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Two kinds of disaster imperil us – natural and man-made. Our wars and genocides have harmed and killed many times the number of people ever hurt by natural disasters, so promoting peace should be our priority.
But with humanity’s remarkable scientific advances in the past several decades, we have learned that we can find ways to mitigate or avoid even the worst natural disasters by turning society’s resources toward protecting the sanctity of human life.
In May of 1803, two hundred and ten years ago, the Lewis and Clark expedition set off across the uncharted western part of the North American continent, urged by President Jefferson to find a way to the Pacific Ocean. Gone for two and a half years, the expedition famously encountered many indigenous tribes such as the Sioux and the Mandan, recruited the Shoshone woman Sacajawea as their interpreter and guide, and lived through multiple natural disasters, including floods and large earthquakes. How did they do it?
A member of the Lewis and Clark expedition kept a diary, and he said the earth shook violently one night, making the earth move, the mountains groan and the trees sway violently and crash to the earth. But the earthquake did not hurt any of members of the expedition, because they all slept on the ground under the sky. His story reminds us that many so-called “natural” disasters tend to be man-made, instead of some act of vengeance or retribution perpetrated by an angry God.
Which brings up the eternal questions: If a loving and merciful God exists, why would He let us suffer? Why would God allow natural disasters to affect so many innocent people? How could a just, all-powerful God permit the existence of evil? This fundamental question – usually called theodicy or “the problem of evil” – has plagued humanity since the beginning of time.
The Baha’i teachings resolve the problem of evil in a unique and very modern way:
…the evil spirit, Satan or whatever is interpreted as evil, refers to the lower nature in man. This baser nature is symbolized in various ways. In man there are two expressions, one is the expression of nature, the other the expression of the spiritual realm. The world of nature is defective…. God has never created an evil spirit; all such ideas and nomenclature are symbols expressing the mere human or earthly nature of man. It is an essential condition of the soil of earth that thorns, weeds and fruitless trees may grow from it. Relatively speaking, this is evil; it is simply the lower state and baser product of nature. – Abdu’l-Baha, Foundations of World Unity, p. 76.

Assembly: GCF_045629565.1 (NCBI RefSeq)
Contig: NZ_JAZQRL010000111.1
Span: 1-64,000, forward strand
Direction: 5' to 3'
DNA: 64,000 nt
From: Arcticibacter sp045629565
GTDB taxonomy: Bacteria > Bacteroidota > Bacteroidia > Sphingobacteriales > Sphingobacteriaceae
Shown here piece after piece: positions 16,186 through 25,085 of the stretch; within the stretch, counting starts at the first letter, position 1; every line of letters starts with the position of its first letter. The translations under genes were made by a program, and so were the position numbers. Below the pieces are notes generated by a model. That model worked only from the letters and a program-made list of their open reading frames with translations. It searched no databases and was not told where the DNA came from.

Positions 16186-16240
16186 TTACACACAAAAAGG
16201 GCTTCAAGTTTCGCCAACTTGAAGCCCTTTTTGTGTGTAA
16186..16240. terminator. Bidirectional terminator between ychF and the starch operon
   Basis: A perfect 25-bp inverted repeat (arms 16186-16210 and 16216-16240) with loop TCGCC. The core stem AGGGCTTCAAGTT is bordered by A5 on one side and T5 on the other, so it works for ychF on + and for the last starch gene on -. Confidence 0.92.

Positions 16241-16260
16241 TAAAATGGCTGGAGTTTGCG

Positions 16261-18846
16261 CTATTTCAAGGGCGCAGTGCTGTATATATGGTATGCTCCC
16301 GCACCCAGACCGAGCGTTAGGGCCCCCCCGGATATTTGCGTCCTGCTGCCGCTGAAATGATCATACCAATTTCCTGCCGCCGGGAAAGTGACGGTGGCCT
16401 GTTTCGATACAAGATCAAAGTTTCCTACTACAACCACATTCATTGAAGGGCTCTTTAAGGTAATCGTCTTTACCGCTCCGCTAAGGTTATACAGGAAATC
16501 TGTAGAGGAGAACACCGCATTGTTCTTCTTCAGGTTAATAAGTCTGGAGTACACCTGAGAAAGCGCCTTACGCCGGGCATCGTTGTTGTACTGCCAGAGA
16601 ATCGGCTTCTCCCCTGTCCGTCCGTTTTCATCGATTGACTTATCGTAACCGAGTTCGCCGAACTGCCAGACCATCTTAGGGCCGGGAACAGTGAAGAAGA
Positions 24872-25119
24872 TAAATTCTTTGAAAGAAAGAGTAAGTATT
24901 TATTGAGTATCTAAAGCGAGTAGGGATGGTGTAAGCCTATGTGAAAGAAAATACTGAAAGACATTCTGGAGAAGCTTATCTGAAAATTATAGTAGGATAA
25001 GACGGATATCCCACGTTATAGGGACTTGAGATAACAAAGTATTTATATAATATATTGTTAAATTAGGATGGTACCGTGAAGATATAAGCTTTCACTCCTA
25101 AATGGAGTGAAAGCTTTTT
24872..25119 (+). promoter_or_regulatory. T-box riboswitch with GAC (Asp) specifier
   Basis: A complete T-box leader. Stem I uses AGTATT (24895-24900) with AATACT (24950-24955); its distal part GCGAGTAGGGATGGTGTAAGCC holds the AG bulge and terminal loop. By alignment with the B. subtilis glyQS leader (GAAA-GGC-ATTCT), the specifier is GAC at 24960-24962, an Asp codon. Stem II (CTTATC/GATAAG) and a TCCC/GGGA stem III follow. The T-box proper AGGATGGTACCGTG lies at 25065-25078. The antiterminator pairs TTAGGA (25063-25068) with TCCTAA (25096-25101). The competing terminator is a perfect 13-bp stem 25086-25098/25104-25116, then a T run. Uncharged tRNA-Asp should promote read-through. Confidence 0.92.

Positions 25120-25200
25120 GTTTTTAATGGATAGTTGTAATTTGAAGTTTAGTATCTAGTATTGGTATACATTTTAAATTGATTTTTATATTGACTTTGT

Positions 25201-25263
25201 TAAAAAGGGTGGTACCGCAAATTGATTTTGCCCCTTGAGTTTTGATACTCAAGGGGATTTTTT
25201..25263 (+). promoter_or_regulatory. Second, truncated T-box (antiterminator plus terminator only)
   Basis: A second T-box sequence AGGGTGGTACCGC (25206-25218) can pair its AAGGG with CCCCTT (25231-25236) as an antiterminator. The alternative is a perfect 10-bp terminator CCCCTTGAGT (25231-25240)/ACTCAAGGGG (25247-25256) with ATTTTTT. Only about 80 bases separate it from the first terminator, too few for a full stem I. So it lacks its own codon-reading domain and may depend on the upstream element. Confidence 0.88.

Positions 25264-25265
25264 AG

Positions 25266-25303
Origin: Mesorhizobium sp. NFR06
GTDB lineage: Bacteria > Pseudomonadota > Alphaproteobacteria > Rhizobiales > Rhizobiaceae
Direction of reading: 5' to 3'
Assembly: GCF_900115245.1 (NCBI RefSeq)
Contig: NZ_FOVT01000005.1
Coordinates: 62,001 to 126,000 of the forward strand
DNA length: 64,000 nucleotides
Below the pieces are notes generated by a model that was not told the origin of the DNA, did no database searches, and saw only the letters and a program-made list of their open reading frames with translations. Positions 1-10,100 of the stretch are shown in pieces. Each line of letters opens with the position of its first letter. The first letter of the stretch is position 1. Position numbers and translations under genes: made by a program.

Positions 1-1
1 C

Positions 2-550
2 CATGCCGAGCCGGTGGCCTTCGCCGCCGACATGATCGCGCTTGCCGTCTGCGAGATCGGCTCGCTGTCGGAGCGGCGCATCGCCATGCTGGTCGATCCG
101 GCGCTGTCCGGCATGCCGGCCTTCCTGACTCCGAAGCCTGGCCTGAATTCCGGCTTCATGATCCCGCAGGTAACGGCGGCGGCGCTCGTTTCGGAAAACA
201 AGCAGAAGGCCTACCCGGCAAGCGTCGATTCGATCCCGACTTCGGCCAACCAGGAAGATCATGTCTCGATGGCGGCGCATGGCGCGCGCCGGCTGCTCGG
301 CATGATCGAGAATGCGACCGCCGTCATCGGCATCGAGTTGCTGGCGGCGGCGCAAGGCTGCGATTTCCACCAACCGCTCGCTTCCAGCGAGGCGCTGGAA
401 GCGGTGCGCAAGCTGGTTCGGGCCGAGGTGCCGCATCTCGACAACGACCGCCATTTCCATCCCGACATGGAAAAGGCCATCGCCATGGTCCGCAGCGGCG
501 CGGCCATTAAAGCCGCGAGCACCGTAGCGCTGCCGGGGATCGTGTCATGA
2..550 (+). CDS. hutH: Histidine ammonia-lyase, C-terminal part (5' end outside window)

Complete evil, according to the Baha’i teachings, does not exist. Baha’is don’t believe in a purely evil force, in the devil or a place called Hell, but instead see evil as simply the absence of good:
Evil is imperfection. Sin is the state of man in the world of the baser nature, for in nature exist defects such as injustice, tyranny, hatred, hostility, strife: these are characteristics of the lower plane of nature…. Through education we must free ourselves from these imperfections. – Abdu’l-Baha, Paris Talks, p. 177.
This theory of the relativity of evil — which has enormous implications for how we treat each other — makes all people our relatives, relegates the very idea of an evil person to the past, and gives us each the ability to look for the good in others, rather than its shadow. Abdu’l-Baha counseled the Baha’is to avoid even thinking of another human being as evil:
How then can we flatter ourselves and despise others? Let us therefore be humble, without prejudices, preferring others’ good to our own! Let us never say, ‘I am a believer but he is an infidel’, ‘I am near to God, whilst he is an outcast’. We can never know what will be the final judgment! Therefore let us help all who are in need of any kind of assistance.
Let us teach the ignorant, and take care of the young child until he grows to maturity. When we find a person fallen into the depths of misery or sin we must be kind to him, take him by the hand, help him to regain his footing, his strength; we must guide him with love and tenderness, treat him as a friend not as an enemy. We have no right to look upon any of our fellow-mortals as evil. – Abdu’l-Baha, Paris Talks, pp. 147-148.
If we believe that evil is relative, that the darkness is only the absence of light, then how should we respond to large-scale disasters and the human suffering they cause? The Baha’i teachings give us a Titanic example.
Read the next article in the series – Trust in God, and Build the Best Ship